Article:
Run-game revival will help Bengals, Dalton

December, 1, 2013
12/01/13
11:06
PM ET
SAN DIEGO -- On a wall inside meeting rooms used by members of the Cincinnati Bengals' offense, three simple numbers are posted. Behind them lies an unspoken, but well understood meaning for the men who walk by them every day.

"150-plus."

That's the yardage target for the Bengals' rushing attack every game. Next to that number on the wall, a string of unmet expectations from earlier in the season have been spelled out. But when the Bengals glance at the number Monday morning, there won't be any disappointment. They will see something they had only seen twice before this year: a "yes."

"All we've been seeing is, 'No, no, no, no, yes, no, no, no,'" offensive tackle Anthony Collins said inside the visitors locker room at Qualcomm Stadium. "This time it's going to feel good going into our meeting room and seeing a 'Yes.' It's going to feel real good."

The Bengals rushed for 164 yards against the San Diego Chargers. It was only the third time they had gone beyond the 150-yard mark this season.

If they are going to experience the deep postseason run many have been anticipating since last offseason, the Bengals are going to need more feelgood Mondays and more yeses on their meeting room walls.

How will they do that? By focusing on having the type of run-game revival that led to Sunday's important 17-10 win on the road over the Chargers.

[+] EnlargeBenJarvus Green-Ellis
Stan Liu/USA TODAY SportsBehind BenJarvus Green-Ellis, the Bengals racked up 164 yards on the ground against the Chargers.
"We have to be able to establish the run out there because it's getting to be that time of the year," running back BenJarvus Green-Ellis said. "It's colder and things like that and the weather might play a factor down the stretch, especially in the AFC North and in Cincinnati."

For a team with a quarterback that has been as inconsistent as Andy Dalton, it also is getting to that time of year when the coaching staff realizes that perhaps it's time to forgo certain elements of the passing game in an effort to ride the running game. Since the swoon that Dalton fell into following a red-hot October appears to be continuing, the Bengals would be well served to help their struggling quarterback by letting Collins, Green-Ellis and the rest of those responsible for the ground attack to take over.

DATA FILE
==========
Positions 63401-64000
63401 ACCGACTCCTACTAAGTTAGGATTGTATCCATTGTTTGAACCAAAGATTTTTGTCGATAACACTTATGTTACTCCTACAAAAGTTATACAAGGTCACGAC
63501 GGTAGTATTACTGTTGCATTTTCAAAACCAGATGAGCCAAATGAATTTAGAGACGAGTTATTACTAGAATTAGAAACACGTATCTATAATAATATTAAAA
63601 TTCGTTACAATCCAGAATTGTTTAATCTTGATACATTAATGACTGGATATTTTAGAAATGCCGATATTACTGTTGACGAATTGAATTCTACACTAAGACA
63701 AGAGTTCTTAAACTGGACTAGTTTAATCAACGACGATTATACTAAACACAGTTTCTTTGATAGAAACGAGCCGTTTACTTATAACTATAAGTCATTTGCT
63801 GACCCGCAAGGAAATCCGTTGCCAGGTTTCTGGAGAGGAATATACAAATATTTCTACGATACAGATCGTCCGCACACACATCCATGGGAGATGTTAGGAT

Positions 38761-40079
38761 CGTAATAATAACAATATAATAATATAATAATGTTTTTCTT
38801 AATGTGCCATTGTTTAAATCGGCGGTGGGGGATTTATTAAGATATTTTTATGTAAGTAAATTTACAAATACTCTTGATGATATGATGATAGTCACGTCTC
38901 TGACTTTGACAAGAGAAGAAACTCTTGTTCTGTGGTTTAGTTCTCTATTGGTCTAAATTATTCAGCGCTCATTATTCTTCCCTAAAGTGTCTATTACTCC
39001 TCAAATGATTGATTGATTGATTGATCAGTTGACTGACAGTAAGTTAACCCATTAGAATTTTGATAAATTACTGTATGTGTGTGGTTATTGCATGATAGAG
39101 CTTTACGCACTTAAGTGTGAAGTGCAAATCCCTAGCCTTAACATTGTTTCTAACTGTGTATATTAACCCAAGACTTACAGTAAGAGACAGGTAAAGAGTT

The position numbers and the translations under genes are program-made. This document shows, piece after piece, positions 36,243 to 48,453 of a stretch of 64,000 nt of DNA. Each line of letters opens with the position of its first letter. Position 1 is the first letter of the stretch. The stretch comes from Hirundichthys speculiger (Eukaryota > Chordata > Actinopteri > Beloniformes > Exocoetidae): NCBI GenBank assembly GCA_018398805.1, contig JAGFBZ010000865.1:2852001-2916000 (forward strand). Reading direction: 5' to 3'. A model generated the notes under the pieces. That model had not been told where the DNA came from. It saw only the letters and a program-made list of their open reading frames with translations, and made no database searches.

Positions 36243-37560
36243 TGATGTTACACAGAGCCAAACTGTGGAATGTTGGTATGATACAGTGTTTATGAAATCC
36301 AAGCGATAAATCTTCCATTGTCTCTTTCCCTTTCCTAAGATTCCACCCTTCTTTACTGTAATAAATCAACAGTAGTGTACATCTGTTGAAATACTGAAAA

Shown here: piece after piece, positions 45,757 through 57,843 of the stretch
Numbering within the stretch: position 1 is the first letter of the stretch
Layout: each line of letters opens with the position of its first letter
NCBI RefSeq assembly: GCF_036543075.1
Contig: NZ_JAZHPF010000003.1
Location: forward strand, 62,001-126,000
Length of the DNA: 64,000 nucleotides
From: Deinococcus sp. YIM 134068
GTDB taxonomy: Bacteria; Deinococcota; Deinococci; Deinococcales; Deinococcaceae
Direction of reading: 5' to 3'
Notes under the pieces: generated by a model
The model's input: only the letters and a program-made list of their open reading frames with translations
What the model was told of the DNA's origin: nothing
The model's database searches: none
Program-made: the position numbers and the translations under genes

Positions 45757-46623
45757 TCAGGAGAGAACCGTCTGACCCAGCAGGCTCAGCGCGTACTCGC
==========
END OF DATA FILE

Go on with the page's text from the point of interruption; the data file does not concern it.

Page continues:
For three weeks, some thought Dalton might finally be considered among the elite quarterbacks in the league.

But the past four weeks have shown just how far away from that he remains.

Just consider his latest outing.

After committing to running the ball on their final drive of the first quarter, the Bengals decided to test out Dalton's arm in the second quarter. What they got were three incompletions in five attempts, an interception and a 21.2 first-half passer rating. The passing game wasn't working.

Following halftime, the Bengals resumed a run-pass balance that helped free up A.J. Green for a 21-yard touchdown reception. That play was the difference in the win.

Of the 17 offensive plays Cincinnati had in the third quarter, nine were runs. Of the seven plays that resulted in first downs in the quarter, four came on runs.

"We knew that running the football was going to be important," Bengals coach Marvin Lewis said. "We did a very good job of that."

Green-Ellis paced the rushing attack, grinding out 92 yards on 20 carries.

Part of what helped the prolific rushing attack was the fact that Cincinnati was forced to move left offensive tackle Andrew Whitworth to the inside following the first-quarter injury to left guard Clint Boling. Much like the Bengals did when Boling went down briefly in a game at Cleveland this season, they made up for his absence Sunday by sliding Whitworth over and moving Collins into Whitworth's tackle slot. Right tackle Andre Smith, who had been benched in favor of Collins for an unspecified reason, came into the game after the injury and played his normal position.

It's hard to call what could be a significant knee injury a blessing in disguise but in this case, it might be. With Boling out, the large and athletic Whitworth was forced into pulling and serving as a lead blocker for Green-Ellis.

"With him pulling, it was just like an old-school game," Green-Ellis said. "When he pulls, you can't even seen the linebacker. So you just kind of pick your poison with where you go."

Whitworth's blocks and Green-Ellis' runs freed Dalton to connect with receivers on play-action and in running-down situations. After taking the ball for the final five-minute drive, the Bengals came out looking like they would run on first down. Instead, they sent Green down the sideline for a 28-yard catch. Dalton, who had 41 yards passing at the half, ended with 190 yards in the game.

Bengals linebacker Vincent Rey understands how a balanced offense will better challenge opposing defenses.

"It's tough. They're not one-dimensional," he said. "In this league, offensive players are so good that you need to make offenses one-dimensional for you to have a chance to win. It's tough when you're hitting on all cylinders like our offense. When they're running the ball, if you're an opposing defense, you don't know what's coming. It's tough. You never want to be in that position."

As an offense, it doesn't get much better than what the Bengals showcased Sunday. Keep moving the ball with the run and countering with key passes, and the Bengals might be saying "Yes" for more reasons than one.

Coley Harvey

ESPN Cincinnati Bengals reporter

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